“The goal is to create a more inclusive and adaptable wellness program aligned with the diverse needs of the student body,” said one student who wished not to be named.

International solidarity

UP Manila students wore ribbon-laced bracelets resembling the colors of the Palestine flag to express solidarity among Palestinian people and condemn the genocidal attacks of Israeli forces backed by the United States.

More than 11,000 Palestinians are slain, 4,500 of whom are children and around 1.6 million people have been displaced due to incessant aerial bombings in Gaza since Israeli Prime Minister Benjamin Netanyahu declared war against Hamas in October this year.

The West Bank and other communities are also being bombed, with reported incidents of extra-judicial killings (EJK) targeting Palestinian civilians, community raids, mass arrests, and detentions. Infrastructure, including hospitals and power sources/transformers, has also been damaged by Israeli bombings.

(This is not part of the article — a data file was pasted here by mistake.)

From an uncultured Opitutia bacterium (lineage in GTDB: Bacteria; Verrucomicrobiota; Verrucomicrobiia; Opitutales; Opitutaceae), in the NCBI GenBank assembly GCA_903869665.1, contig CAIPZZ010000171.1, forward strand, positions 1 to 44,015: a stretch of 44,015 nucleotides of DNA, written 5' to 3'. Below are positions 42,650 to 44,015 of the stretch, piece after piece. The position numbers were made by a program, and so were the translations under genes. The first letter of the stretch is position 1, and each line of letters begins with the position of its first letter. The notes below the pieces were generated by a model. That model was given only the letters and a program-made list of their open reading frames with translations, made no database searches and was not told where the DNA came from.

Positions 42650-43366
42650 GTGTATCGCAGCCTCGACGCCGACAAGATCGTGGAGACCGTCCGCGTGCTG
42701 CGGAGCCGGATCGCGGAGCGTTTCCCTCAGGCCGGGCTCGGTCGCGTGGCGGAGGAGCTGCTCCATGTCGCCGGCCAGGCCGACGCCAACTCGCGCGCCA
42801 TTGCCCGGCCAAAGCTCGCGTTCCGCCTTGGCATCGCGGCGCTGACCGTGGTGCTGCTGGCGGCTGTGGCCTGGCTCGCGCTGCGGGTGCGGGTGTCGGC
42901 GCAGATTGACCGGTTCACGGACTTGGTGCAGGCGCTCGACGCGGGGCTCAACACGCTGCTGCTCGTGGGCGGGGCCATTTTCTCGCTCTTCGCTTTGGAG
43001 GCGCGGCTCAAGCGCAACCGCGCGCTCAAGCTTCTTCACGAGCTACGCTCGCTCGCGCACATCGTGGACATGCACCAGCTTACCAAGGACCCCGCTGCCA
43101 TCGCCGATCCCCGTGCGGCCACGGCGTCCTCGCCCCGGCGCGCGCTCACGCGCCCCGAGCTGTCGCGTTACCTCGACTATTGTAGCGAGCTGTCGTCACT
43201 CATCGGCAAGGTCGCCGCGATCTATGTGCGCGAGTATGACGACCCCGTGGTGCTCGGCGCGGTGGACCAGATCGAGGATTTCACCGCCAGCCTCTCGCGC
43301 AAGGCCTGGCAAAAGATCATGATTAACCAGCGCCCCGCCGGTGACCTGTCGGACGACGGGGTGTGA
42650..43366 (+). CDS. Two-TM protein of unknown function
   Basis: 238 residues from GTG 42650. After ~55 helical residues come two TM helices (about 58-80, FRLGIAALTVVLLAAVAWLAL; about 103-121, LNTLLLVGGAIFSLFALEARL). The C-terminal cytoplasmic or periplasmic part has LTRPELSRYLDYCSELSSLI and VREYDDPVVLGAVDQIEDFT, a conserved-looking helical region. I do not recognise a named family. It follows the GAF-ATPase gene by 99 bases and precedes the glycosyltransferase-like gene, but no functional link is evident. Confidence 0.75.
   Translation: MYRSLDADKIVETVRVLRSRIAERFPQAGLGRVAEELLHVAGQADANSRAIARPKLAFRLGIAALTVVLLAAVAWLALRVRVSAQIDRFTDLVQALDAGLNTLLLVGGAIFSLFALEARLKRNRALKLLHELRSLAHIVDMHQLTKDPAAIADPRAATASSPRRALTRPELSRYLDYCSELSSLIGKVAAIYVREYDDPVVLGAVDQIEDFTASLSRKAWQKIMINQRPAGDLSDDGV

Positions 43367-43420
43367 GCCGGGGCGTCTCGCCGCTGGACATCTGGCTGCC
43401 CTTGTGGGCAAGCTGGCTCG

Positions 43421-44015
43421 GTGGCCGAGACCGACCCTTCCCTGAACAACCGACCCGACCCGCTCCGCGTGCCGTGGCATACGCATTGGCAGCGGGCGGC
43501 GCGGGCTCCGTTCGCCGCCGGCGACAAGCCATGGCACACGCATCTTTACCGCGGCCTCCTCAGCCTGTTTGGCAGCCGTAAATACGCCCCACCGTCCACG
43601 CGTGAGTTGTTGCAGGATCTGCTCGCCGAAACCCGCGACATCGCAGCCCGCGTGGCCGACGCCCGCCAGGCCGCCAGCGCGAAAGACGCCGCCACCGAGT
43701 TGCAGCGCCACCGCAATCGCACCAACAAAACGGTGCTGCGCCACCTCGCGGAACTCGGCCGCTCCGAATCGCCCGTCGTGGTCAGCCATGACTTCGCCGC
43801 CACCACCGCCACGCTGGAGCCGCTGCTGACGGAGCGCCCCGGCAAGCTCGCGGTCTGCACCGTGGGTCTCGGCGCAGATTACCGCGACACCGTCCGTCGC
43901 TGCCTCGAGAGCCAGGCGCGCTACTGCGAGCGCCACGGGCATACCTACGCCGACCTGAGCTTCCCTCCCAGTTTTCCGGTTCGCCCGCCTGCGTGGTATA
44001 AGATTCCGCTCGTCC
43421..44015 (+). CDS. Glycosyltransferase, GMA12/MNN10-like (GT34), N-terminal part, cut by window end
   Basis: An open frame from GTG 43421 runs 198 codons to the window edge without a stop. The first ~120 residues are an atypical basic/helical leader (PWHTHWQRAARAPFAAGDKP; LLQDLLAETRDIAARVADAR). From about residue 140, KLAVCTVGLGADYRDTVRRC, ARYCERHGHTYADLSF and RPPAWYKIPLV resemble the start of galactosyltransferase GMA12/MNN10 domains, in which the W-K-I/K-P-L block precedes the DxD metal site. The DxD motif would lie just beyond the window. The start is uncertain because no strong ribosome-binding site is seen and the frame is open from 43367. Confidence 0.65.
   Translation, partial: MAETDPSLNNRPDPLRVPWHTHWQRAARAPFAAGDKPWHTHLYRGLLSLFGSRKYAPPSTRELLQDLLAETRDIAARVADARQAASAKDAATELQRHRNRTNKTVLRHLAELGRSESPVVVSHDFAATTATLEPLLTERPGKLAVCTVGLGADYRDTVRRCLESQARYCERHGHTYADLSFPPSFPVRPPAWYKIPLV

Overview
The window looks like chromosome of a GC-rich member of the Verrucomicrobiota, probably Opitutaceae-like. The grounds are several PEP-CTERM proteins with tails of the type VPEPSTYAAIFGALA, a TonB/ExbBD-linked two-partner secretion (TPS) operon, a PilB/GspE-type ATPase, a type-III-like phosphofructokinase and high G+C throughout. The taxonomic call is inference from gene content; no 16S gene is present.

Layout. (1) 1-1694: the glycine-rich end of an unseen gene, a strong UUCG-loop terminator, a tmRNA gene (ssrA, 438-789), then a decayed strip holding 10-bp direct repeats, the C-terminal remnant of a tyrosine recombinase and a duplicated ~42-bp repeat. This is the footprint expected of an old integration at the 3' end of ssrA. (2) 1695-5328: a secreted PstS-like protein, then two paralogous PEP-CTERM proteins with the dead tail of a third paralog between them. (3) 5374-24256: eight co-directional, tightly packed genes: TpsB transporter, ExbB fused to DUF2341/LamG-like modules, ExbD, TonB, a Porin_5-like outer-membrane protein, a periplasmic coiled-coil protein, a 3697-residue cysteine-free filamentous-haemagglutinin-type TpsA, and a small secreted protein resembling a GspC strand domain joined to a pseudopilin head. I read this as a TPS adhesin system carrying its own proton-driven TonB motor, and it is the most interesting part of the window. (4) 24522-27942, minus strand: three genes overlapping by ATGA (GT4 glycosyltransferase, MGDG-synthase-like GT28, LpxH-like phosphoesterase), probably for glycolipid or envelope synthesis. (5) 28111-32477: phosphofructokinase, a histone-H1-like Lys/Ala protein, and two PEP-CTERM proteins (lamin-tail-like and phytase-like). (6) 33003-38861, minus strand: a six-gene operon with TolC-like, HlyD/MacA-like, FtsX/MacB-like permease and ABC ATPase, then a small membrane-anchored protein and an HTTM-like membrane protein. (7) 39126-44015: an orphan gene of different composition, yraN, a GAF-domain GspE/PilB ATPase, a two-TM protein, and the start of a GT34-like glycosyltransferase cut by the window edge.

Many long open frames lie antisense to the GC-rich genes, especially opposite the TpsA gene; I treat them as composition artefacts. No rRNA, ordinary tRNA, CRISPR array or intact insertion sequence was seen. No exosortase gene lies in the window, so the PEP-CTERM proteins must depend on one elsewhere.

Meanwhile, League of Filipino Students UP Manila organizer Bryan Lara slammed the Marcos Jr. administration which voted “abstain” at the United Nations General Assembly that called for an immediate humanitarian truce between Israel and Gaza.

“Ang imperyalistang US na siyang sinusuportahan ng ating gobyerno ang sanhi ng libo libong pagkamatay sa mga bata at estudyante na katulad natin sa Palestine sa pagpondo at pagbigay ng armas nito sa Zionistang Israel,” said Lara.

[The imperialist US that our government supports causes thousands of deaths among children and students, like us, in Palestine by funding and providing weapons to Zionist Israel]